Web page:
A Level Chemistry is a rigorous and challenging course that has been developed in close consultation with teachers to inspire students, nurture their passion for chemistry and lay the groundwork for further study in courses such as chemistry, medicine and pharmacy.
What will I learn at A Level?
- Chemistry is divided into physical, organic and inorganic chemistry:
- Atomic structure
- Quantitative chemistry
- Energetics and Thermodynamics
- Kinetics and the rate of reactions
- Chemical equilibria in reversible reactions
- Periodicity and the study of Group II and Group 7 chemistry
- Organic chemistry - The study of carbon-based compounds
- DNA, proteins and other biological molecules
- Redox reactions and electrochemistry
- Acids and bases
- Transition metals
How will I be assessed at A Level?
Three two-hour examinations at the end of Year 13, covering:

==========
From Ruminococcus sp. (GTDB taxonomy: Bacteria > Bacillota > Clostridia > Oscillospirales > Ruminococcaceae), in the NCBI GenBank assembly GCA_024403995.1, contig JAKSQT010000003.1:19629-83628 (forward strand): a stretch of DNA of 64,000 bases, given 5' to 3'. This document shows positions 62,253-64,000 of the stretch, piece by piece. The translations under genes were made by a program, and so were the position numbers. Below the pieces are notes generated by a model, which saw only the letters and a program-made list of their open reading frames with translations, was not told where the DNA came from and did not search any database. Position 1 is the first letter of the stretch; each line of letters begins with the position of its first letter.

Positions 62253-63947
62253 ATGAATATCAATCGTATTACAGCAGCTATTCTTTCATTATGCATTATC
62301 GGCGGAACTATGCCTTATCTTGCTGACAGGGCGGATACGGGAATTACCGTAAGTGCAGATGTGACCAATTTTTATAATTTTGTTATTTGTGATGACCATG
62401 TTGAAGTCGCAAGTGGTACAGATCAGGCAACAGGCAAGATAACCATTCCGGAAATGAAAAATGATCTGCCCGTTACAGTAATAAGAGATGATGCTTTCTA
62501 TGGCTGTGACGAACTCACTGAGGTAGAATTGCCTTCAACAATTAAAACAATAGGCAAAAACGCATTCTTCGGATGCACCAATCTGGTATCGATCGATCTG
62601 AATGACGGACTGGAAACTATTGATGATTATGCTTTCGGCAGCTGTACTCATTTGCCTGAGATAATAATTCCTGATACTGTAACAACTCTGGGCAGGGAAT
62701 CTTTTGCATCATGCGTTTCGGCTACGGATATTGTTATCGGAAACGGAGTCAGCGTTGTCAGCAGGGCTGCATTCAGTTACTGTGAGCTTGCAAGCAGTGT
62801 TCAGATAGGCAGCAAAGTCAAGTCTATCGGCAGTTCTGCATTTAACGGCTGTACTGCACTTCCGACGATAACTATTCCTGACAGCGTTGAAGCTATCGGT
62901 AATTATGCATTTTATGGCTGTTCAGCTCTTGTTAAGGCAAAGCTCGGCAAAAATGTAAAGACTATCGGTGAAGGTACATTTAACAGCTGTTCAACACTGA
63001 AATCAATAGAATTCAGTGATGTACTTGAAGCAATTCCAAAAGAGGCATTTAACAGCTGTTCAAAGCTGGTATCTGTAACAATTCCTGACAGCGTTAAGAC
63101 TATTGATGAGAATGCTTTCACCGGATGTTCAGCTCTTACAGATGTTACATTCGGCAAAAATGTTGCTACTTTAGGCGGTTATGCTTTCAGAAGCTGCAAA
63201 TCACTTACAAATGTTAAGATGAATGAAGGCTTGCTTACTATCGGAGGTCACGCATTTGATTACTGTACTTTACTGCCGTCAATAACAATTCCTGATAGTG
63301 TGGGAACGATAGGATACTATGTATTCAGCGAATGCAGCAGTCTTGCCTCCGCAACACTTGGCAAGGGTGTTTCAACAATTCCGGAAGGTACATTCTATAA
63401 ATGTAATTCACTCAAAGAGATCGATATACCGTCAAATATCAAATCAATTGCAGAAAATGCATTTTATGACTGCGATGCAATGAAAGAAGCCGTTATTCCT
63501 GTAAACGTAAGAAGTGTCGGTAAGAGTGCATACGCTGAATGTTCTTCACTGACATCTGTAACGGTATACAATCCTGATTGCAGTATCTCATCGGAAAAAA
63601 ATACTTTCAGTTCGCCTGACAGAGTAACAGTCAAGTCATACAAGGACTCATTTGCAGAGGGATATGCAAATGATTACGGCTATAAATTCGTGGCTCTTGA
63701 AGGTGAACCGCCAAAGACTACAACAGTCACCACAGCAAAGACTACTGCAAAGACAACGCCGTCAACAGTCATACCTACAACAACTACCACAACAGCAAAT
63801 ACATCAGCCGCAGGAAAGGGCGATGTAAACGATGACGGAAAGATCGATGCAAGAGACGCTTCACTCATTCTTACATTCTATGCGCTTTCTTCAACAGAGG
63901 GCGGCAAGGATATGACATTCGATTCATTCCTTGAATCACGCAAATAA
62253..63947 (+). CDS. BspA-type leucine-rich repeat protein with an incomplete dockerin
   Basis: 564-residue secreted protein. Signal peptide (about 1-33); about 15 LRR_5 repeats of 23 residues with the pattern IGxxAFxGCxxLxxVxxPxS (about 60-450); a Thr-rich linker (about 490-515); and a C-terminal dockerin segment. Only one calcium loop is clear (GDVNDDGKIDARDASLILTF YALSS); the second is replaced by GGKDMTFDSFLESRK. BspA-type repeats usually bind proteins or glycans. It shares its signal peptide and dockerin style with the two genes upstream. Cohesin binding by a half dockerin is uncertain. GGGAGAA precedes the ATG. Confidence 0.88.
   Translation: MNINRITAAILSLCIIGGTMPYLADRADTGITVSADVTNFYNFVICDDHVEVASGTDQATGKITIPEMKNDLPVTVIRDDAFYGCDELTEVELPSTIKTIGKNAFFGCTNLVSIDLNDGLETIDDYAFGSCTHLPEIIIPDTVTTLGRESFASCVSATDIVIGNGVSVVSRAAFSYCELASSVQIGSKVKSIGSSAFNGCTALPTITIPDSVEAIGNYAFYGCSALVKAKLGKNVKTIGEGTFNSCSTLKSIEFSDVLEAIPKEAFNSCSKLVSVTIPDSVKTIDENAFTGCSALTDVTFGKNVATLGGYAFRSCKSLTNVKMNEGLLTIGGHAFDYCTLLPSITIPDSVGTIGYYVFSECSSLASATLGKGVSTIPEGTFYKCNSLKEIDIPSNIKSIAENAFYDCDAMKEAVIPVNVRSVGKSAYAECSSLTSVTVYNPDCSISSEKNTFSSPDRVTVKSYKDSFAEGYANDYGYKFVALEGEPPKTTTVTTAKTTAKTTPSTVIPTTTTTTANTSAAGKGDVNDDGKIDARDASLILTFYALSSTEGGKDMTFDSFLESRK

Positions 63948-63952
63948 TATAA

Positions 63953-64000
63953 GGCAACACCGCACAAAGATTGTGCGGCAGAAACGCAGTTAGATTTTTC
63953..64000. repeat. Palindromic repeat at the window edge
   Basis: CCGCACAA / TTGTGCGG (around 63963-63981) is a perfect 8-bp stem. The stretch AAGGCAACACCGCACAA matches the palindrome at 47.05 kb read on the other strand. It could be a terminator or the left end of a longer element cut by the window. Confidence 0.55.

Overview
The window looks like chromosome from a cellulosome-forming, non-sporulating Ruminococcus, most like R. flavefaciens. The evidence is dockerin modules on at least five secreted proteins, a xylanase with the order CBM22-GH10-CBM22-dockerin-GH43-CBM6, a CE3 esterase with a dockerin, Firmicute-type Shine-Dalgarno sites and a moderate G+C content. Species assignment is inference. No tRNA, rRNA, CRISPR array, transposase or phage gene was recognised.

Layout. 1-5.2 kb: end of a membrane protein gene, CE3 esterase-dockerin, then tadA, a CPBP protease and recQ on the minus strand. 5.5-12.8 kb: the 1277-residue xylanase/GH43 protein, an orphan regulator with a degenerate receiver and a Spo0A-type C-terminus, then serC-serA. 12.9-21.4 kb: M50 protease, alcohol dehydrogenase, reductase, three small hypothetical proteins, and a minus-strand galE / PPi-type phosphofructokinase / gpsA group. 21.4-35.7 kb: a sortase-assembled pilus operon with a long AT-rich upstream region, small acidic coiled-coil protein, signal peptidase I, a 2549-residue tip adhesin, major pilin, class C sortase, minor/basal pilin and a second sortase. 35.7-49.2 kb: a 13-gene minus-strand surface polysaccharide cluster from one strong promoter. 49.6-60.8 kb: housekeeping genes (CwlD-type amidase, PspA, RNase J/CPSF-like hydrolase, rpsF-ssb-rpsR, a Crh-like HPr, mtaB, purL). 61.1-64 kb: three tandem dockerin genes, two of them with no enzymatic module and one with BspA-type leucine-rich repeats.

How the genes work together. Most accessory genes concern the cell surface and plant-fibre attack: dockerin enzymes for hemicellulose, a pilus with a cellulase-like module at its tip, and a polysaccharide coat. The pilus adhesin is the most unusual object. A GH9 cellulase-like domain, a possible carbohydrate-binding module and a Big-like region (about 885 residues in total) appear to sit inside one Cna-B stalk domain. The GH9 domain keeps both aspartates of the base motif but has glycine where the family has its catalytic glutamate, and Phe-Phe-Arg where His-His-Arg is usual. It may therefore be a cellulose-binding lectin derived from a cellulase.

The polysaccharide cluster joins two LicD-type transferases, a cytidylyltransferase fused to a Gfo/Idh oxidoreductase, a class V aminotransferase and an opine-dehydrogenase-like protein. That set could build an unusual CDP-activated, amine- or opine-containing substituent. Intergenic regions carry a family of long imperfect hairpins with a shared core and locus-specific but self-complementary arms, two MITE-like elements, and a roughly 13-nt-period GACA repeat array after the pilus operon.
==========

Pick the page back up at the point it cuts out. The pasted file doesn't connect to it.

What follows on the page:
- Paper 1 - Inorganic and physical chemistry
- Paper 2 - Organic and physical chemistry
- Paper 3 - All aspects of chemistry and practical techniques
Additionally, students will also research, plan, complete and analyse the results of many chemistry investigations during the course and will compile evidence of the development of their practical skills in a lab book.
This lab book, along with their teacher's assessment will provide students with an endorsement of their practical skills on their A Level certification documents.
Level 6 in GCSE Chemistry or GCSE Combined Science
Level 6 in GCSE Maths
Essential for medicine, dentistry and veterinary science (please consult university entry requirements).
Highly desirable for pharmacy, pharmacology, chemical engineering, analytical chemistry, nanotechnology, biotechnology, biochemistry, drug design and research, materials science, metallurgy, space exploration, forensic science, environmental science, mining and mineral science, healthcare, toxicology, clinical research and similar science-related courses.